first_img“To suggest one of the biggest corporations in Canada is changing its name to distance itself from Canadian policies? I don’t know that I agree with that when a good chunk of their customers are still Canadian and who they interact with are still Canadian,” he said.There’s good reason for the company to be proud of its Canadian roots, he added, given its place on stock market indexes of Canadian firms and Canada’s reputation versus the United States in Mexico.TransCanada says it has about 7,000 employees in North America, with 3,500 in Canada, 3,200 in the U.S. and 300 in Mexico.It said its new name reflects its diverse business interests in pipelines, power generation and energy storage operations in the three countries. TransCanada vowed to keep headquarters in Calgary and said it plans to continue trading under the symbol TRP on the Toronto and New York stock exchanges if shareholders approve the name change at its next annual meeting.On its website, TransCanada says it was founded in 1951 to develop the TransCanada Pipeline to bring natural gas from Western Canada to eastern customers. The pipeline is now called the Canadian Mainline. “Whether they know us as TC Energy in English, TC Energie in French, or TC Energia in Spanish, the communities where we operate can continue to count on us to follow through on our commitments and live up to our values of safety, integrity, responsibility and collaboration in everything we do.”The name change was announced a day after rallies were staged in cities across Canada in support of northern B.C. Indigenous people who are trying to stop a TransCanada subsidiary from building the Coastal GasLink natural gas pipeline project through disputed territory.“Some investors have grown leery of investing in Canada. I think this is a way to de-emphasize Canada, quite frankly,” said Jennifer Rowland, a St. Louis-based analyst for Edward Jones, noting delays in building new oil pipelines led to Alberta imposing crude production constraints on its producers.“Removing Canada from its name is a way to remind investors it’s not just a Canadian company, with some of the challenges we’re seeing in Canada.”She said the name change recalls the move by Calgary-based EnCana to rebrand itself with a lower-case “C” in 2010, thus de-emphasizing its Canadian roots.But Calgary-based analyst Matthew Taylor of Tudor Pickering Holt & Co., said he accepts the company’s explanation, adding the move has been talked about for some time.center_img CALGARY, A.B. – A planned move by TransCanada Corp. to change its name to TC Energy will help it attract investors who are “leery” of putting money in anything Canadian given the country’s recent difficulty in building energy projects, a U.S.-based financial analyst said Wednesday.But the company and a Canadian financial analyst disagreed, saying the name change recognizes that TransCanada has grown outside the country, with moves including its recent US$13-billion purchase of U.S. natural gas transporter Columbia Pipeline Group and a growing list of projects in Mexico.“While our strategy and priorities remain the same, we believe the new name will help to further unite our employees and will enable us to better connect with our diverse stakeholders,” said chief executive Russ Girling in a news release on Wednesday.last_img read more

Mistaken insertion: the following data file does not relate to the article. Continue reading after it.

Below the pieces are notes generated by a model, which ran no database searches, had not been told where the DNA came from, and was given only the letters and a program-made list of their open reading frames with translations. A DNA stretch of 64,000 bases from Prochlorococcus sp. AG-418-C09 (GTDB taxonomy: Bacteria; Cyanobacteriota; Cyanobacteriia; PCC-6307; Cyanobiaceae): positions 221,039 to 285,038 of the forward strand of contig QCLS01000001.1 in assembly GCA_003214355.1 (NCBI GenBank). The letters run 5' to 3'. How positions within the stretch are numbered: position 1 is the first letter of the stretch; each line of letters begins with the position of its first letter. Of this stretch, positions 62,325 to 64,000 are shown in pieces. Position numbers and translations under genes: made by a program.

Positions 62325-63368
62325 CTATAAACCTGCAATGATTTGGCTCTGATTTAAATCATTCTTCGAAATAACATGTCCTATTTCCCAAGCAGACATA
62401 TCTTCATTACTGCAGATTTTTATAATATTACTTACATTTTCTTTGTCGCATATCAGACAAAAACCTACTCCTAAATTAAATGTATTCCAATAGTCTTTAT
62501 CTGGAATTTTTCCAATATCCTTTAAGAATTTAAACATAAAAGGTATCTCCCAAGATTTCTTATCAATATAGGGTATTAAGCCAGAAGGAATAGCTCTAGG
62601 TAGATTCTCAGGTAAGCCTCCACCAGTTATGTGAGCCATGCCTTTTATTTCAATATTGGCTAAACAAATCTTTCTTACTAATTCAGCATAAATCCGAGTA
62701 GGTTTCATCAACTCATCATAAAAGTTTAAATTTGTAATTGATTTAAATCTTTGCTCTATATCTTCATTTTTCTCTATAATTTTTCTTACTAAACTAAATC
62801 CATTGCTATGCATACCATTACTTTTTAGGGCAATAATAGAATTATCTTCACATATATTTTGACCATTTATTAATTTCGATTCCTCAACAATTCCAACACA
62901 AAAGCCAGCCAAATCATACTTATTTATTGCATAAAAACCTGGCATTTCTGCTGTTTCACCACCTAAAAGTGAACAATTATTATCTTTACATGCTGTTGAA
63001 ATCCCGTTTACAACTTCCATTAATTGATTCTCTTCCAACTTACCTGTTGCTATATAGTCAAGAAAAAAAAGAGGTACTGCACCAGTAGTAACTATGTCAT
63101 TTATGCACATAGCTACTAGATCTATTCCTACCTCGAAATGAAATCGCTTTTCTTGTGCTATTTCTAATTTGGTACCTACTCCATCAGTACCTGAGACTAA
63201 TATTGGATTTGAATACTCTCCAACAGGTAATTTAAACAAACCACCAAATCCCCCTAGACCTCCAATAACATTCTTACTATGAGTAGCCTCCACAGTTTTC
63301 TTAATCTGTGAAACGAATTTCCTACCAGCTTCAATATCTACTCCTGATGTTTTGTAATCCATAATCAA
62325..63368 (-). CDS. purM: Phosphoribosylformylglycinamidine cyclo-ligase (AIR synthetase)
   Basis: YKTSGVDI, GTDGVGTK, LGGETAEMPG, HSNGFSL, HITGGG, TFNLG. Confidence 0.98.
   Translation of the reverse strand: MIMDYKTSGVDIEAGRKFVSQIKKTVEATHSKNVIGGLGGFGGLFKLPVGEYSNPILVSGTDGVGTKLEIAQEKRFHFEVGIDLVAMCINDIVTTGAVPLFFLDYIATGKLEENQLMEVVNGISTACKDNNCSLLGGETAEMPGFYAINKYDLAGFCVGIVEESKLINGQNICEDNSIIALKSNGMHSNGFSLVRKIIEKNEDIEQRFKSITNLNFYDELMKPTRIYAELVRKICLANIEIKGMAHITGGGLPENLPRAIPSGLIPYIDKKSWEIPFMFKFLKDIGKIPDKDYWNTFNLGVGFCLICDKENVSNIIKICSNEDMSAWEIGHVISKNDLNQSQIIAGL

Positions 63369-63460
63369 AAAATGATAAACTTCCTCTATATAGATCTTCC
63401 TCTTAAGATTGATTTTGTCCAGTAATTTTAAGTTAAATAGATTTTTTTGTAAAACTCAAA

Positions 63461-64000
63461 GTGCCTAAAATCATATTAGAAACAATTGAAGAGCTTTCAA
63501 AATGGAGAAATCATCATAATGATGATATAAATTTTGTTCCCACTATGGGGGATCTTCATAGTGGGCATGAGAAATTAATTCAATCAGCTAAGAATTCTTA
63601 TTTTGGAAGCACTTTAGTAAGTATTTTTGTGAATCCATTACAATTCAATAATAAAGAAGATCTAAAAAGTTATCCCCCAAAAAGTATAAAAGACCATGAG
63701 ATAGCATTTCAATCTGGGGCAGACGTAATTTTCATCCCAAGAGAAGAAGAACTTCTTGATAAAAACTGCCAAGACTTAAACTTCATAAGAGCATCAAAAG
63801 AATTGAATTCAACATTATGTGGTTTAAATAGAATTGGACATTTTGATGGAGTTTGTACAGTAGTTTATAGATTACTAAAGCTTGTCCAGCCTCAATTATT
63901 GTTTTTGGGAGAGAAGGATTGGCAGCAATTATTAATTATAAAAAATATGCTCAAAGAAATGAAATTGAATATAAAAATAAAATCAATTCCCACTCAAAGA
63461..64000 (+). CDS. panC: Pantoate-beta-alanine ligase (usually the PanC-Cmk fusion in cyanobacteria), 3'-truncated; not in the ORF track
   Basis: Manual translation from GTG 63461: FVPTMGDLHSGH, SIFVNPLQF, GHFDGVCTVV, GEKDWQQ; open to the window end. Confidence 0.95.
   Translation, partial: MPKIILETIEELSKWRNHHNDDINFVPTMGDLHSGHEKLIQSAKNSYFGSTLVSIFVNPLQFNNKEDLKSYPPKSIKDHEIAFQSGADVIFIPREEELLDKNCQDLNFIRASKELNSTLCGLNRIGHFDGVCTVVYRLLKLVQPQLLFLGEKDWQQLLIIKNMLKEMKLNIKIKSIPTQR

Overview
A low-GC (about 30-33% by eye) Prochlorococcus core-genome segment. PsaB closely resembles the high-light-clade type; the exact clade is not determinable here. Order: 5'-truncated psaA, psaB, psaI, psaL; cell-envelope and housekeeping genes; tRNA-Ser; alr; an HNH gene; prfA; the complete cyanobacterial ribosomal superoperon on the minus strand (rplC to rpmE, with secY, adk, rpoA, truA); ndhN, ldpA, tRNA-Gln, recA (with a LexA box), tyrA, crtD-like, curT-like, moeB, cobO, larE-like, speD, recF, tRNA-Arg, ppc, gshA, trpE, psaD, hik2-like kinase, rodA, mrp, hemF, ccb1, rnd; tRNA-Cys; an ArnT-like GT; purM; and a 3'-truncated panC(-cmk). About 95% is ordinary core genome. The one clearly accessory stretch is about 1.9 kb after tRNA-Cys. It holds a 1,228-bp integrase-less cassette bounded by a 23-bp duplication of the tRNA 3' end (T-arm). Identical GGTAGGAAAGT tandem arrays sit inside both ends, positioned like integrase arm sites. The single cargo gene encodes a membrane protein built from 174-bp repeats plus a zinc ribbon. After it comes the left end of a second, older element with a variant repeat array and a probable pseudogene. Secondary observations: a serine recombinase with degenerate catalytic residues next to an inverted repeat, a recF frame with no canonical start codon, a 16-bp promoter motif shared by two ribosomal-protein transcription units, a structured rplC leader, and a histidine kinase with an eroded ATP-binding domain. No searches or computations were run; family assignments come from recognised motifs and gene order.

Womens Basketball Kelsey Mitchells Ohio State career wasnt supposed to end like